TBN/B&W, I presume ye would have no problem with someone suffering from obesity due to medical reason recieving a standard rate

@backtowork – Yes, everyone should pay the standard rate per kilo, no problem there.

I see what you did there

Ill ask again, should they recieve a reduced rate due to a medical condition

Say pay the current conditions of flight plus luggage with a charge for extra luggage

@backtowork – imagine you are checking your bag into Ryanair – nice handy flight, Shannon to Lanzarote. You’ve already paid for your ticket online by your weight – 70 Kilos at 50 cents a kilo, plus your bag. Now the check-in girl says – gimme another hundred and fifty to pay for the 300-kilo man in the queue behind you, and by the way, one cheek of his arse will be in your lap for the entire journey, your head will be under his oxter and he passes a bit of gas now and then. It’s all due to a medical condition, he’s a grubaholic, he’s flying to the sun for a break, the poor guy.
Are you going to shell out 150 for his fare? Well, I’m not. And the shareholders in Ryanair feel the same way. Exactly how much extra are you willing to pay for overweight strangers, that’s what it comes to?

Just to clarify the above, I’m overweight. I’m 5′ 9″ and weigh just under 15 stone which is fairly high on the BMI scale. I enjoy a pint or 6 on a Friday, Saturday and Sunday night. I like chips. If I thought I could I would live on Bakewell tarts. I do some exercise although some health issues greatly reduce the type and duration of exercise that I’m able to do. I can easily fit into a Ryanair or Aerlingus seat without bothering the people next to me and I just ask that people take responsibility for themselves and do the same.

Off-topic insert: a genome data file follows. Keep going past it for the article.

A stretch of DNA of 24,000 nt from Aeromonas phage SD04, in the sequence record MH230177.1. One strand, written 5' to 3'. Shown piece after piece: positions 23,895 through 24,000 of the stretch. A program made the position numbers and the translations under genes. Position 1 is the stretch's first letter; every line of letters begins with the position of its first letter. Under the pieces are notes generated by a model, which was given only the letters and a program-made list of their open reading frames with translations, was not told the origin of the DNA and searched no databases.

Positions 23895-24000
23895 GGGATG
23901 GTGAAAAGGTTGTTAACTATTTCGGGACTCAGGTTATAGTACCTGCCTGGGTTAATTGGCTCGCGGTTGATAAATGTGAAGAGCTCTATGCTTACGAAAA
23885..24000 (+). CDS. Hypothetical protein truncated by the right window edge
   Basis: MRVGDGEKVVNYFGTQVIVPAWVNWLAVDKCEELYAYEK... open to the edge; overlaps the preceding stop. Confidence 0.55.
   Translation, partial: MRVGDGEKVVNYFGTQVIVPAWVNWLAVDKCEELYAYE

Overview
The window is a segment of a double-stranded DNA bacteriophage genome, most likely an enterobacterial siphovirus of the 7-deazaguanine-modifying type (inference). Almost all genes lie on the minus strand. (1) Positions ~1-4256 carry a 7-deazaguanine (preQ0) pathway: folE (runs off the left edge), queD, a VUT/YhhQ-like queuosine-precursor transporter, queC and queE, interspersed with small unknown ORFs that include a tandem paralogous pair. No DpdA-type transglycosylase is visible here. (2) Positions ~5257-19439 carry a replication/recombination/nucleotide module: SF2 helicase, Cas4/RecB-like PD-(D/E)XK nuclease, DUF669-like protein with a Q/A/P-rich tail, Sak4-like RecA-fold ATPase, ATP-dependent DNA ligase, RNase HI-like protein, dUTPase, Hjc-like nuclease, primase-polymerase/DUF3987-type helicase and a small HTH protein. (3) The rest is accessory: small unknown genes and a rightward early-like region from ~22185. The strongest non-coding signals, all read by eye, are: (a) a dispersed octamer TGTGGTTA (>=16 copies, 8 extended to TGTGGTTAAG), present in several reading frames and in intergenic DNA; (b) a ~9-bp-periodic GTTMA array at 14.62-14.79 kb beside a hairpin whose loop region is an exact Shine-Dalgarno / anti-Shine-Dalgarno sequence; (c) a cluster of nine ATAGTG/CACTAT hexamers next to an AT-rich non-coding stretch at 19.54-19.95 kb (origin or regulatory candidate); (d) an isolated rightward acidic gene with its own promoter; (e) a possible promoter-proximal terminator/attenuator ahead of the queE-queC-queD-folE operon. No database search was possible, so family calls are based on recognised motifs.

I have a pretty average height to weight ratio

I am in agreement on one point, I do not want to pay for some lazy fat fuckers extra pounds

I have a friend who in the past weighed 24 stone at 5ft8 and went out and played soccer 3/4 times a week

He also enjoyed a jar but generally,had the same diet as his fitter looking friends

He had a gastric by pass and lost 8 stone, since then has lost even more weight by sticking to the same lifestyle as before

Is it fair for this guy, before the surgery to have to pay extra on a flight when the cause was clearly medical?

Im not talking about lazy fuckers, Im talking about genuine honest over weight people

I have no medical training, but if your friend managed to lose weight by getting a gastric bypass then it seems to me that he was not matching his calorie intake to his bodies ability to dispose of those calories. If this is not the case, then I apologise.

I’m not trying to make light (excuse the pun) of your friends condition, but for every person who claims to be overweight due to a glandular problem there’s many, many more who just like cake.

I also know there’s a big difference between people who are overweight and those so large that they cannot sit in an airplane seat. I believe that if you cannot sit in a seat without taking the space of the person beside you, then you should pay for that space.

Calorie intake was the same, never noticed any changed habits, he would still have his abracababra on the way how on a night out